The information accessed by this report confirms that this is not a reality exclusive to Petroperú, but shared with the private operators of the oil blocks in the Amazon. In 2014, Pluspetrol Norte made its last report to Osinergmin about block 192, the company reported a progress of only 46% on protection against corrosion of the metal installations exposed to the environment, and 88% of progress on their obligation to have the SCADA system. The company also acknowledged they had not incorporated the leakage detection function to the system, which is the most important function.
All these shortcomings, both in the ONP and in all the other oil blocks in the Amazon, represent a latent threat to the territories where oil infrastructure is present and to the indigenous peoples who live in them.
This research provides clarifying data on environmental remediation. The evidence collected based on technical studies shows that it is very common for sites that have been impacted by hydrocarbons not to return to their natural state. On the one hand, it is physically impossible to 100% remedy an impacted site and, on the other, the cost / benefit ratio does not justify it. Registered cases such as the plans for rehabilitation of the impacted sites in the Pastaza, Corrientes and Tigre river basins have shown how the discussions have become more complex when choosing the type of procedure for rehabilitation and also, due to the high consumption of fossil fuels, the cost and pollution that this activity generates.
Even though there are remediation technologies that can reduce the environmental impacts of pollution, it is noted that the mere availability of the technology does not guarantee proper use of it by companies. The history of the Ushpayacu pond, in the former block 1AB provides evidence to support this. Although at the time its remediation was approved by the regulatory authorities and although it met the standards planned by the company, some years later concentrations of hydrocarbons and barium were detected on this site. The cost of its remediation currently exceeds 75 million soles.
Another of the major obstacles to achieving environmental justice are the legal tricks companies are using to avoid assuming their responsibilities. The OEFA has pointed out the “non compliance” on the administrative responsibility of different operators in reference to its mandates and to date, it has imposed 58 corrective measures requiring the appropriate clean-up of the impacted sites. Of the total, 15 are pending compliance and 18 have been breached. Pluspetrol Norte has been identified as the main polluting company, and responsible for most of the spills in the Amazon. Both ex-block 1AB (which Pluspetrol Norte operated until 2015) and block 8 (where it currently operates) account for 94% of the total barrels spilled between 2000 and 2019.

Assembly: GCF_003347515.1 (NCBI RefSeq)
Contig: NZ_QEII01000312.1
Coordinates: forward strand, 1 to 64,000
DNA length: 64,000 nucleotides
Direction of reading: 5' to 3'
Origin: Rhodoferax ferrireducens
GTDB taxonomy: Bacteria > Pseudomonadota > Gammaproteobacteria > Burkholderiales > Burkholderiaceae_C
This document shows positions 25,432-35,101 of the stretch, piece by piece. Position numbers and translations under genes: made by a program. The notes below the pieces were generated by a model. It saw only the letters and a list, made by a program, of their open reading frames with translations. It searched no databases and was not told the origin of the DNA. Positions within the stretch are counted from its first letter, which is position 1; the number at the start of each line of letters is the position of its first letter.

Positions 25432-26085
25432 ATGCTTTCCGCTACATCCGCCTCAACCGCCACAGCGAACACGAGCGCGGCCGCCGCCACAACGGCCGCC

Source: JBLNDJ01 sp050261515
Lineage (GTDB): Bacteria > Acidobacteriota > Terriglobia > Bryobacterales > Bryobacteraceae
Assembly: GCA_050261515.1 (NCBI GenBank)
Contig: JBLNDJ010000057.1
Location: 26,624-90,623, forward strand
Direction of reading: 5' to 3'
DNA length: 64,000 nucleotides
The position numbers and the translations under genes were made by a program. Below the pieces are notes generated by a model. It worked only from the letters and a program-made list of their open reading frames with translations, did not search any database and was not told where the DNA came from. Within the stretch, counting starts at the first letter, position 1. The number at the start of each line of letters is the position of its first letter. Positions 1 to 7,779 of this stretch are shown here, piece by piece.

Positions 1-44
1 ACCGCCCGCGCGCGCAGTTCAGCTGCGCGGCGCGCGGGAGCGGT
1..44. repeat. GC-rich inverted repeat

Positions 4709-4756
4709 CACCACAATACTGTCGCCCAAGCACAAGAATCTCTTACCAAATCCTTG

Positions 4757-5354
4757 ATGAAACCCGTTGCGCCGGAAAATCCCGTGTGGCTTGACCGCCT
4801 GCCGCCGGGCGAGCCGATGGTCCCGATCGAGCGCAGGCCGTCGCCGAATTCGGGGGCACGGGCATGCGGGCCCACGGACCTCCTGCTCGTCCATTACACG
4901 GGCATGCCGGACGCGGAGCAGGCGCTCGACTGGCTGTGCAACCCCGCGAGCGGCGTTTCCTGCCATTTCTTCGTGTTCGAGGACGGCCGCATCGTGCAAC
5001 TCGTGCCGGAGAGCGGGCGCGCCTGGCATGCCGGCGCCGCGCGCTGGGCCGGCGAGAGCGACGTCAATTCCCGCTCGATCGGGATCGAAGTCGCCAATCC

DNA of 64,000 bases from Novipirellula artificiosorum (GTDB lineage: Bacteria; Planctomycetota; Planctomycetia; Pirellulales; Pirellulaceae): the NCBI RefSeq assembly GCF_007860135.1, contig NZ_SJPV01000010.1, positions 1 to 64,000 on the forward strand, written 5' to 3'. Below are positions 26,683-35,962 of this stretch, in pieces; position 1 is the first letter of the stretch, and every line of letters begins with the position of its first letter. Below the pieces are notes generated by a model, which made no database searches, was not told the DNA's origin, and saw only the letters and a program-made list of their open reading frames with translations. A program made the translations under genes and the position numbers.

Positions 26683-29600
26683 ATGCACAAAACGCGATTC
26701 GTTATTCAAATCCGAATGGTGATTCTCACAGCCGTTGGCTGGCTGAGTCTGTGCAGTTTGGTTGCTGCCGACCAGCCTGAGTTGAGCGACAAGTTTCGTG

In light of all this information, the investigation concludes that the narratives which point to the indigenous communities as the main culprits of the oil spills are "stigmatizing and reproducing racist and colonial practices". There are warning signs telling us that these narratives have a direct correlation with relationships and decision making about the peoples and their territories. One of the most serious has been the call by companies to the government for intervention and militarization of communities after the spills. This discourse is also used to shirk responsibilities of the operating companies to carry on remediation of the sites, as well as to block indigenous rights to compensation for the spills.
After an in-depth analysis of a significant number of sources, this work is placed in the middle of the debate and offers new perspectives in the face of all the loopholes of the National System of Environmental Management (SNGA). It considers pertinent that standards and protocols are not exported into Peru, but rather that we create our own procedures that coincide with our reality and contribute to reversing the lagging place in which our country finds itself in matters of environment.
This effort also puts the economic approach that prevails in the environmental legislation regarding hydrocarbons in the spotlight. From this perspective, the current regulation aims at not hindering investments in the sector at the expense of the rights and autonomy of indigenous peoples. As a counterbalance, there is a proposal to integrate and better coordinate with indigenous peoples and peasants, whose work in the inspection and protection of their territories against spills have made a difference and have warned about more cases which the official agencies did not report.
One of the researchers' most ambitious approaches is to call for the transition of the energy matrix both nationally and in the indigenous communities, whose lives have been impacted by 50 years of oil extraction. It proposes to progressively have it replaced by other energy and development alternatives and for the State to promote clean energy, even if this implies confronting the interests of the oil sector. This is a way to end Peru's history of energy dependence on hydrocarbons for which our environment has paid a high cost.
 After processing official figures from the OEFA (the Environmental Evaluation and Inspection Agency) and Osinergmin (Supervisory Agency for Investment in Energy and Mining), accessed by the researchers through various requests for public information, the researchers calculated the total number of spills. In the case of Osinergmin, the information provided covers from 2009 to 2019, while the OEFA provided information from 2011 onwards. That is except for the data on the former block 1AB in which the Osinergmin data used is from year 2012 to 2019. The following years are complemented with the information from OEFA.